The author’s views are entirely their own (excluding the unlikely event of hypnosis) and may not always reflect the views of Moz.
It’s my pleasure to bring you this annual re-cap of one of the industry’s best-loved events. While only one talk at MozCon 2023 was specifically local SEO-focused, there were tons of takeaways from multiple presentations that are highly relevant to our space of local SEOs and local business owners! Without further ado, let’s dive right in:
Are you categorizing your links yet?
I confess unashamedly that Amanda Jordan’s presentation on local link building was the talk I was looking forward to most this year, and it did not disappoint. As a local SEO or local business owner, you already know why analyzing and earning backlinks matters to your online visibility, but Amanda really upped the sophistication level of how we think about links, and she had a surprise in store for the audience, as well.
Beware of any advice that leaves this topic at “you need to get links”, and instead, take a look at this slide in which Amanda shows the results of a study she did on the HVAC industry across the 50 most-populous US cities:
You might predict that SA Service Experts, having earned 59 backlinks, would be running away with the number of search terms for which it’s earning page 1 rankings, right? Yet look at One Hour Houston, with only one link less, but many more rankings. Then look down at Penguin Air, which has only earned 7 links but is barely behind the most-linked-to competitor in terms of its visibility. If links were a mere numbers game, this chart wouldn’t look this way, and Amanda wanted to figure out why the top and bottom businesses are so far apart in links earned, but not very far apart in visibility earned. Check out slide 2:
What Amanda discovered is that it appears to be the category of links earned which is enabling businesses with few links to compete with those with many more. She proposed the categories:
And she noticed that the highest performing local business websites in her HVAC study had the most local and topical links. In fact, Amanda mentioned that she saw a local business being really dominant in the rankings with just one good link from a local news site. Amanda stressed that we should remember that for local brands, location falls into both the “local” and “topical” categories because your location is a topic. She also mentioned that different categories of links could exert more power in different verticals. To understand your own scenario, she suggested the following workflow:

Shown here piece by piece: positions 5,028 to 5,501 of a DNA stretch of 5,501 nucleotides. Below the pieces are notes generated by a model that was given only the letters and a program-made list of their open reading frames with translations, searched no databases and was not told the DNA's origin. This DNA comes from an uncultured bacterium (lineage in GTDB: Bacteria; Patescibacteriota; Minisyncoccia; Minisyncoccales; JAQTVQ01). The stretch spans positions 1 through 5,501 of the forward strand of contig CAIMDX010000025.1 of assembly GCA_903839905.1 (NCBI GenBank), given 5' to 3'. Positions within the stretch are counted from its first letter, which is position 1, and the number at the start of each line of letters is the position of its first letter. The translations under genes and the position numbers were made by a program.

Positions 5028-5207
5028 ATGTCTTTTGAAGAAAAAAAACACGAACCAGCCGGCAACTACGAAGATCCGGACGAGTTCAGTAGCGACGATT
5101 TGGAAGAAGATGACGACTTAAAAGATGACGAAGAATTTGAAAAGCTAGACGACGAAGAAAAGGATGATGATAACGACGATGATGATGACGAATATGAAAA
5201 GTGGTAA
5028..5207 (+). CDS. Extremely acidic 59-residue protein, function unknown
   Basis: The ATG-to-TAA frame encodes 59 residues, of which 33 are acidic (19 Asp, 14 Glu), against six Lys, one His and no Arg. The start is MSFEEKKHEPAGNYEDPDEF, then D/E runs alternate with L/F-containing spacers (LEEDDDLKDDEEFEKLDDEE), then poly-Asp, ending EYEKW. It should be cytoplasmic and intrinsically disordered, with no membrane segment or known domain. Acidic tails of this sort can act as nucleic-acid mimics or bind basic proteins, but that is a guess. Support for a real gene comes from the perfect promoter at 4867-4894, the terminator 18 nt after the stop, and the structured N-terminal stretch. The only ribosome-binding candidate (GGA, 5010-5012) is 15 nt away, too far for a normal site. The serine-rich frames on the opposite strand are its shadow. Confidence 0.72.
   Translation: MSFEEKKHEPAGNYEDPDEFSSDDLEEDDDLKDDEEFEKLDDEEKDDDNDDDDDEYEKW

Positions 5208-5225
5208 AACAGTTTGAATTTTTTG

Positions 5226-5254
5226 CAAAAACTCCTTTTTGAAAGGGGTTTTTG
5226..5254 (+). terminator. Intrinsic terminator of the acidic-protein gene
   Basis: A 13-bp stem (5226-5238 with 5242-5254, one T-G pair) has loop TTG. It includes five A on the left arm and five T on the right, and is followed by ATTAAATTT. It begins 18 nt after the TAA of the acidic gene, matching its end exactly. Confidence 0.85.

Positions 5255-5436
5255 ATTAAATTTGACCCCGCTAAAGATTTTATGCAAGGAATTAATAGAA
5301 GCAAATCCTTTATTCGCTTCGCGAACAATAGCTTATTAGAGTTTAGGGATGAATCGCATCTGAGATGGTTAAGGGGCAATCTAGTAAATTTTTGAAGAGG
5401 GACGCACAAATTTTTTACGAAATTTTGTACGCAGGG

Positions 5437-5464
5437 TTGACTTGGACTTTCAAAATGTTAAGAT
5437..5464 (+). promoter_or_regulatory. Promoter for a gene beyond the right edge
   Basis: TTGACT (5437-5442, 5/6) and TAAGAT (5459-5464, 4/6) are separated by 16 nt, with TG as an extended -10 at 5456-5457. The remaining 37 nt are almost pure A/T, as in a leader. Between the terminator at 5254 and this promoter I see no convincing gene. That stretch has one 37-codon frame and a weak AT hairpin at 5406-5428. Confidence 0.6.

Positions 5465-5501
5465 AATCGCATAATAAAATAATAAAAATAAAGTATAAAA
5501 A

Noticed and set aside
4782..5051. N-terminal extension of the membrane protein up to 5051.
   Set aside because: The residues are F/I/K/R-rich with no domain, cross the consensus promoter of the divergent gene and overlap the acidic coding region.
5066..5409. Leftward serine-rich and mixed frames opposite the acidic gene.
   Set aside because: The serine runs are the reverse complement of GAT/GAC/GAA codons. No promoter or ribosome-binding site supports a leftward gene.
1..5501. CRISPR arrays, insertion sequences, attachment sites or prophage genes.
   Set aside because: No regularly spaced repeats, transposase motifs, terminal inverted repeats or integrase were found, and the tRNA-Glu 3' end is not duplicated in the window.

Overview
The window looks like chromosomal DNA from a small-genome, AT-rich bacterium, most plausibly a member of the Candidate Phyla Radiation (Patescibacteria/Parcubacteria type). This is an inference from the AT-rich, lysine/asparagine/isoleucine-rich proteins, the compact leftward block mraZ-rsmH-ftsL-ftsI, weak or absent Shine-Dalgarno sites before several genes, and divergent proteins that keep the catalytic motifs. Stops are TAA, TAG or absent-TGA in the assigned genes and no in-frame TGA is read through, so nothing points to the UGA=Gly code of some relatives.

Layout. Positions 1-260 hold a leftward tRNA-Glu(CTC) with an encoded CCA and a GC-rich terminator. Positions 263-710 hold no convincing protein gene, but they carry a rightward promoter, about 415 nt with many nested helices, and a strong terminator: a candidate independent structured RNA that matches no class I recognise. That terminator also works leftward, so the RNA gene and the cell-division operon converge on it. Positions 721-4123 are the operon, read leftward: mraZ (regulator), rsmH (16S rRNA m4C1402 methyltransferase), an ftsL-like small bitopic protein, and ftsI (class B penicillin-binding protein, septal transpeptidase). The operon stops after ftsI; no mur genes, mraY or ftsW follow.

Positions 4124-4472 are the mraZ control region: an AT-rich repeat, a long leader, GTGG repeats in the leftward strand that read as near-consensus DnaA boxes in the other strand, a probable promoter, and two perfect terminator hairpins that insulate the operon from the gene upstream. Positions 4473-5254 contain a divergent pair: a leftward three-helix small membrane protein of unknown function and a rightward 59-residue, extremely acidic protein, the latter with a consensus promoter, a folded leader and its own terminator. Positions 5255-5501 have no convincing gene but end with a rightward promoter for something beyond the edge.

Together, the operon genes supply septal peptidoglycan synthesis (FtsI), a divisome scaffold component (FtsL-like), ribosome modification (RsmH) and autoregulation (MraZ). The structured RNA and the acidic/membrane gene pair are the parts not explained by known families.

Identify your top competitors for your key search phrases.
Analyze their links with your favorite tool (Check out Moz Link Explorer for free right now!)
Categorize your competitors’ backlinks by type. For example, is the link local, like a link on a local community blog, topical, like a link on an industry publication, a citation they built somewhere like Yelp, a link from the distribution of a tool, or something else? You can create your own buckets, but do stick to them throughout your workflow to get consistent results.
Look at your data to see if there is a particular category of links your top competitors have focused on.
Identifying whether these sources represent link opportunities for you.
Get those links!
Amanda’s company, Rickety Roo, is in the process of developing a tool to help you categorize links at scale, and that should be a winner. In the meantime, I suggest doing some of this work manually to start thinking in terms of local link categories and learning to see the patterns between link type and visibility.
Are you making up your mind about AI yet?
Please don’t, because if MozCon proved one thing to me, it’s that our SEO colleagues are all over the map on this hot topic. There’s a general consensus that AI is a game-changer…to some degree, and a general groan at the idea that, yet again, “SEO is dead”, but no real consensus on what the eventual impact emergent features like ChatGPT will be.
A speaker who stood out to me as forecasting the strongest impacts from AI was Wil Reynolds. You can dive into Wil’s resource at SEER interactive for what he termed “The Great SEO Reset,” but my top takeaway from a local perspective is that you need to figure out what your coverage is in a generative search. I’ve been saying the same here to local SEOs in my Moz column, but part of Wil’s workflow for arriving at a % of your coverage in generative AI struck me as both novel and practical for small local business owners.